Profiles of LGBT people, from the past and today – and celebrating their birthdays! All Birthdays →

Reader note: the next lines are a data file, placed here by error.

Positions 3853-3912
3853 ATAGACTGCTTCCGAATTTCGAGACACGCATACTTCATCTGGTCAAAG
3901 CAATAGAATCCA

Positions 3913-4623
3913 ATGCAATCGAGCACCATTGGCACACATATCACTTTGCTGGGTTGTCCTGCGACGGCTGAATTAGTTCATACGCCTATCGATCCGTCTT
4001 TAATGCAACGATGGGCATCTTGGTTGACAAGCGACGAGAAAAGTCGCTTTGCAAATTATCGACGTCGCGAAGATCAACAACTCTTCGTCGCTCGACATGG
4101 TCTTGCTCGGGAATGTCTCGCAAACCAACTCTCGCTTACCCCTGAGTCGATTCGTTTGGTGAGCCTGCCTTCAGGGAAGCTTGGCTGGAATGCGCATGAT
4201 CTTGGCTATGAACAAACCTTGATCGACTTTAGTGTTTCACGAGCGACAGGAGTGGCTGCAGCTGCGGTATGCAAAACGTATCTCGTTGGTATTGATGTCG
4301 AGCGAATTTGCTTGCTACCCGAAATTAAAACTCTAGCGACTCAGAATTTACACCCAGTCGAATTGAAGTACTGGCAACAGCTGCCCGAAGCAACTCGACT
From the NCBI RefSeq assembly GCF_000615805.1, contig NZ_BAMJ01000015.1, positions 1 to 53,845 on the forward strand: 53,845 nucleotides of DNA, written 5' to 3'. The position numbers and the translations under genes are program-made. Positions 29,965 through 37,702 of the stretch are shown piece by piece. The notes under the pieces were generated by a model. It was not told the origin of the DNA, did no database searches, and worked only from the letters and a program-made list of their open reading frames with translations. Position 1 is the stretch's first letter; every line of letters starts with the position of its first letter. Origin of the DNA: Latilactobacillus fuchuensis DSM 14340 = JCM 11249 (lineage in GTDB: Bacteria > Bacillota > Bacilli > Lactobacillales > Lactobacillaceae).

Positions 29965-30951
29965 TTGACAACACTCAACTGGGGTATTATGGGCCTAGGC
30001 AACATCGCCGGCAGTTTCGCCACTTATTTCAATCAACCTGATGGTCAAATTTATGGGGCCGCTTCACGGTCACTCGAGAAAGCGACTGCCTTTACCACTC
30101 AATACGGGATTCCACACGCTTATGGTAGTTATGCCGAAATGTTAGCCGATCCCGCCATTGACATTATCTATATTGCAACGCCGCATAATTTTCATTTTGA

Born in London, Schlesinger was pointed toward the arts by his parents, who were musicians in their spare time and gave him his first camera at age ten. After serving in the British Royal Engineers in World War II and attending Oxford, he acted in film and television before shifting to directing in the 1960s. Schlesinger was part of a wave of British directors whose films explored contemporary life in a gritty, realistic way. He worked with some of Britain’s best known actors of those years, such as Alan Bates, Julie Christie, Glenda Jackson, and Peter Finch. His Hollywood debut, Midnight Cowboy (1969), was a major success, winning an Oscar for him as best director and for best film of the year. His most controversial film was Sunday, Bloody Sunday (1971), about a bisexual man torn between the love of a man and a woman. Its on-screen romantic kiss between two men presented homosexuality as natural, and critics praised the film. Schlesinger died in 2003 from complications from a stroke, and was survived by his partner of over 30 years, Michael Childers.